Will highlights cover up every single solitary gray hair on your head? Unless you go with full highlights and lowlights on every single solitary strand (which kind of defeats the purpose of retaining your natural tones), probably not. But they will cover most of them, and I’m super-partial to the natural, youthful look of highlights and lowlights over single-process color (which will also require much more upkeep and frequent touch-ups). You can always add more color at your next appointment, if you think too much gray was left uncolored.


About the Author

Amy Corbett Storch


Amalah is a pseudonym of Amy Corbett Storch. She is the author of the Advice Smackdown and Bounce Back. You can follow Amy’s daily mothering adventures at Ama...

Amalah is a pseudonym of Amy Corbett Storch. She is the author of the Advice Smackdown and Bounce Back. You can follow Amy’s daily mothering adventures at Amalah. Also, it’s pronounced AIM-ah-lah.

If there is a question you would like answered on the Advice Smackdown, please submit it to

Amy also documented her second pregnancy (with Ezra) in our wildly popular Weekly Pregnancy Calendar, Zero to Forty.

Amy is mother to rising first-grader Noah, preschooler Ezra, and toddler Ike.

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  • lolismum

    April 16, 2009 at 10:38 am

    Actually, I don’t agree. I think Amy’s suggestion is right if you have light hair, but off the mark if you have dark hair. Like the “Another Amy”, I have dark brown/auburn hair. Whether you get highlights or lowlights or single process dye does not change anything about how fast your hair will grow and how visible your gray hairs will be. Let’s face it, even you highlights will be much darker than any grey hair when your natural hair is dark. Hair grows at some basically fixed rate (1/2 inch every month). It will take about 4-6 weeks for the grays to be noticed no matter how many low lights you have. If you are going to find yourself back at the salon every 6 weeks or so, highlighting that often will be a bank breaker. High/low lights/ single dye choice is more about how your hair looks when it is freshly dyed, and does not change the rate of gray growths. But I do agree with Amy that you should at least try the permanent dyes. Just my two cents. (I have prematurely aging hair too. And I have tried every type of processing. And the time between one color job and when my grays became noticeable never changed.)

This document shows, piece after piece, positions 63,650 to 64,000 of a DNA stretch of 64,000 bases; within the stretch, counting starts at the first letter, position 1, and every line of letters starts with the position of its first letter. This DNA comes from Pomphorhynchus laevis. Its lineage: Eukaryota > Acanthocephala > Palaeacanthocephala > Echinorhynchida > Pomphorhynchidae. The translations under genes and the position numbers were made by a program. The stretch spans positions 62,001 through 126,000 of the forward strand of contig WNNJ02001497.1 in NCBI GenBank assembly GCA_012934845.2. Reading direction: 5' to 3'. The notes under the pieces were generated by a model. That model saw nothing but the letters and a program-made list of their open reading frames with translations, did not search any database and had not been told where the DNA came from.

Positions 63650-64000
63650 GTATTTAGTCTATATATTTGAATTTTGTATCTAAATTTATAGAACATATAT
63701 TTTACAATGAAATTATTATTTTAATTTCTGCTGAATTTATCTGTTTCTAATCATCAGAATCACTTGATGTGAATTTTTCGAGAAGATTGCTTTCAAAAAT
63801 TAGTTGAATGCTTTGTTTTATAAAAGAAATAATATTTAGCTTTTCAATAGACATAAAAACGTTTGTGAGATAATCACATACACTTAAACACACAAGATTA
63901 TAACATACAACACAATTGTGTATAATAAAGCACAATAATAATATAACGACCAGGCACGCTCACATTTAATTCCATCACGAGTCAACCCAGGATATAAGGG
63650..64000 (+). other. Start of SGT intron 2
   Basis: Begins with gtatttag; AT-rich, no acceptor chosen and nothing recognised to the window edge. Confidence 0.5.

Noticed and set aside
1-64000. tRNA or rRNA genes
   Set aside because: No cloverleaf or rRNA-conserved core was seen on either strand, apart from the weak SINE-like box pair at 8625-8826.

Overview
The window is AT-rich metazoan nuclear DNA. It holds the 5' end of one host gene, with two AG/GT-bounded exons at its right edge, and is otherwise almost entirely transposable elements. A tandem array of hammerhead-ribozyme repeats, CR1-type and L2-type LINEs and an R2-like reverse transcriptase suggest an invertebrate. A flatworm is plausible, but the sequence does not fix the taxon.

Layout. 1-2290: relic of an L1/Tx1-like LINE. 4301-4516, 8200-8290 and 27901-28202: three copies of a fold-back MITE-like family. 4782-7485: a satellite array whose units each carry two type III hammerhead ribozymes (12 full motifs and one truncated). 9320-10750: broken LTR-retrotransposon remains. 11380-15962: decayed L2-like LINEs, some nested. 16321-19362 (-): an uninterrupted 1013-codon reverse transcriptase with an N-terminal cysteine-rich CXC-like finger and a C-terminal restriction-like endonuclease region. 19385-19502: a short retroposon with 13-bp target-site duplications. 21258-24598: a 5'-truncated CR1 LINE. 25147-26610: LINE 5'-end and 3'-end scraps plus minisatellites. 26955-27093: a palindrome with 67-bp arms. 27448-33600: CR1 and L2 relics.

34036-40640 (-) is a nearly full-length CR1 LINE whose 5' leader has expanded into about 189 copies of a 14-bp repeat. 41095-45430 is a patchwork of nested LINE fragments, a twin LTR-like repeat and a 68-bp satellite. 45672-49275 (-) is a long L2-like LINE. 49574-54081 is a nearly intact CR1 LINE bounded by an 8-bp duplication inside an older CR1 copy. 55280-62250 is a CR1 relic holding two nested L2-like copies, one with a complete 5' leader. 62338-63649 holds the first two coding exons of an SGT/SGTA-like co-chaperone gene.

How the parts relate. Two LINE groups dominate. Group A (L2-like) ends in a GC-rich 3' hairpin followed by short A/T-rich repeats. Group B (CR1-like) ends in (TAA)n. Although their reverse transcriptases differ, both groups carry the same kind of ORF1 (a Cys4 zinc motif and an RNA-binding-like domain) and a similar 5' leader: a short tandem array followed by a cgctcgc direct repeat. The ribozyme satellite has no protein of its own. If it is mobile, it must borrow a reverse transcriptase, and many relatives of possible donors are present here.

• alaina

    April 16, 2009 at 11:40 am

    i, too, have dark hair that is prematurely graying. it is a medium brown, but i have been coloring it every 6-7 weeks for five years so I have no idea what the natural color is like.